This time of year can create a mixed bag of emotions for many of us as we look to celebrate the holiday season. We stress over finding the perfect gifts, decorating our homes and finding a moment in our hectic busy lives to embrace the spirit behind the season or the spirit of giving.
Our pockets may feel heavy with lumps of coal weighing us down. We may feel "Bah, humbug" when we think about our obligations to attend upcoming family dinners or co-worker luncheons with friends, family and strangers. For some of us we would rather come down with a temporary case of stomach flu and avoid all social interactions. Ouch!
Part of the challenge is that the holiday season is jam-packed with expectations. And many of us will struggle with the high expectations we set for ourselves for a perfect holiday season. We don't want to disappoint anyone.
Moms in particular feel the stress this time of year. Some of us may be struggling financially or working through a major life event that is making it difficult to find joy during the holiday season instead of embracing our inner Scrooge. And the increasingly commercial nature of the season doesn't help, either. We are bombarded with one sale after the other as retailers seek to get us to part with our hard earned money.
For many, the holiday season takes us back to times in our lives we wish to forget. The glimpse backward may remind us of unhappy times, family strife, or difficult and challenging events. Yet for some of us, the glimpse backwards reminds us of happier times when our lives were simpler and less complicated. We may have fond memories of our childhood because we lived a fairly care-free existence. Some of us may just float through the season with realistic expectations, an open heart and genuine feelings of joy.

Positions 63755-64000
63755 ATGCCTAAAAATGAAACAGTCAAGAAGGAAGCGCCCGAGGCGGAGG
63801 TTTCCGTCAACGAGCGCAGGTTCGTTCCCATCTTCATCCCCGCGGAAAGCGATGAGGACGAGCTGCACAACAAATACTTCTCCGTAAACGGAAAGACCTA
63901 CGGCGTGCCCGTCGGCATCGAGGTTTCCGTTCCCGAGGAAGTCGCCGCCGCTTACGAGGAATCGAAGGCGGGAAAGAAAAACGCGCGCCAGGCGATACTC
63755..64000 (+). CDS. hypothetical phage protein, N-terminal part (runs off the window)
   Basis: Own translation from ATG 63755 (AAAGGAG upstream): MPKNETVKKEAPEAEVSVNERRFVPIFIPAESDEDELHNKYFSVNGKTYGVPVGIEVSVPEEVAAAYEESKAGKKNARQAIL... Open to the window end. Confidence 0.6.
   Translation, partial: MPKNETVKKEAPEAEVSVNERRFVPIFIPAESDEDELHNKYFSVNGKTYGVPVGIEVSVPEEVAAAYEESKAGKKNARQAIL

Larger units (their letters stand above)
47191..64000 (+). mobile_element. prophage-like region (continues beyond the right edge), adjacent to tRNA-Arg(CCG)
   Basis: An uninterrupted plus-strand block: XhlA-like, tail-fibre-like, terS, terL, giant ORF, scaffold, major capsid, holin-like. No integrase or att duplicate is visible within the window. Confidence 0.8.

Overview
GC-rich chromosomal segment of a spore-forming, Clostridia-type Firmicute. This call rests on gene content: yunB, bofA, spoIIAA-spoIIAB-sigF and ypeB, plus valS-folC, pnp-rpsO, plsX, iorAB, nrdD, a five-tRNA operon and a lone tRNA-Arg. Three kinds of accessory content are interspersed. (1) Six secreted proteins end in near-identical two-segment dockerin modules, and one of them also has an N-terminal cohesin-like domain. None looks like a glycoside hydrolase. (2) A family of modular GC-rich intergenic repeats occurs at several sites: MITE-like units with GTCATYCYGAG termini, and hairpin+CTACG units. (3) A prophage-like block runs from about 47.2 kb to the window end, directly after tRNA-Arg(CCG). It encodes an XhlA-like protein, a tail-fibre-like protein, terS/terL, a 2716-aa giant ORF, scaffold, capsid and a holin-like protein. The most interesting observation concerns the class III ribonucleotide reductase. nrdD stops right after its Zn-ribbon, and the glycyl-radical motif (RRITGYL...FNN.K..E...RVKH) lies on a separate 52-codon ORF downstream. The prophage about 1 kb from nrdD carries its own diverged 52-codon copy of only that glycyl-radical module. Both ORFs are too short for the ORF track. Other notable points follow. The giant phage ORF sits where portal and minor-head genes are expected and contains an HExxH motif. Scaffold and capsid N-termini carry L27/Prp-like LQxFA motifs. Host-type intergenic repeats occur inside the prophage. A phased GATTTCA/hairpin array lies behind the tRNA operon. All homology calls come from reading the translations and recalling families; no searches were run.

Yet as we seek to celebrate the holidays, our enthusiasm and desire to be merry is tempered with real global challenges such as climate change, poverty, displacement and terrorism. We try to make sense of what is going on around us. It makes us feel uncertain, confused and worried. At a time of year where we should be feeling lighthearted, jovial and happy, we are feeling guilty, unhappy and stressed.
Keeping our cool this holiday season will require many of us to reflect upon the giving season in a way we have never done before. Whatever your situation is this holiday season, in the spirit of giving here are five simple tips to help you find more joy and happiness this time of year:
1. Look for the good in others.
We are so quick to judge other people's behaviour, spending patterns, etc. But if we would just take the time to look for the good, because it is there and probably just hiding, we would be less judgmental, more forgiving and understanding of differences.
2. Be kind.
Think and speak kind words. It's easy to think and say unkind things, particularly to people we are not fond of. Shower the unkind with kindness and watch them melt. And, remember the old adage: "If you have nothing good to say... well..."
3. Reframe what's around you.
It's easy to embrace a negative mindset and get caught up in negative rhetoric. Perhaps your bonus is only half of what you expected, or you dread a family get-together at your in-laws. Remember many people don't even receive bonuses, and some have no family at all. Besides are things really that bad? I bet not.
4. Manage your expectations.
The simplest way to increase your joy this time of year is to manage your own expectations and of those around you. The holiday season is a time for giving thanks to what really matters in our lives, and realizing that stuff can be so unimportant, though it gets so much attention.
5. Mind your "Ps" and "Qs."
Most of us don't spend enough time really looking at ourselves objectively. We are quick to react to things we don't like. We must pause and self-reflect. Try not to worry about what other people think. You can't control how people think or what they say but you can control your own thoughts, feelings and corresponding actions. When you see bad behaviour in others (and you will this holiday season), acknowledge it and take heart that it's probably not about you.
As impossible as it may sound, we can stroll through this holiday season with ease and start the new year a better person. Learn to embrace the season of giving with merriment and lightheartedness. Against the backdrop of some really important things that are happening around us, let's look for the good in people, be kind and reframe how we see things.
From my family to you, happy holidays, merry Christmas and happy New Year!
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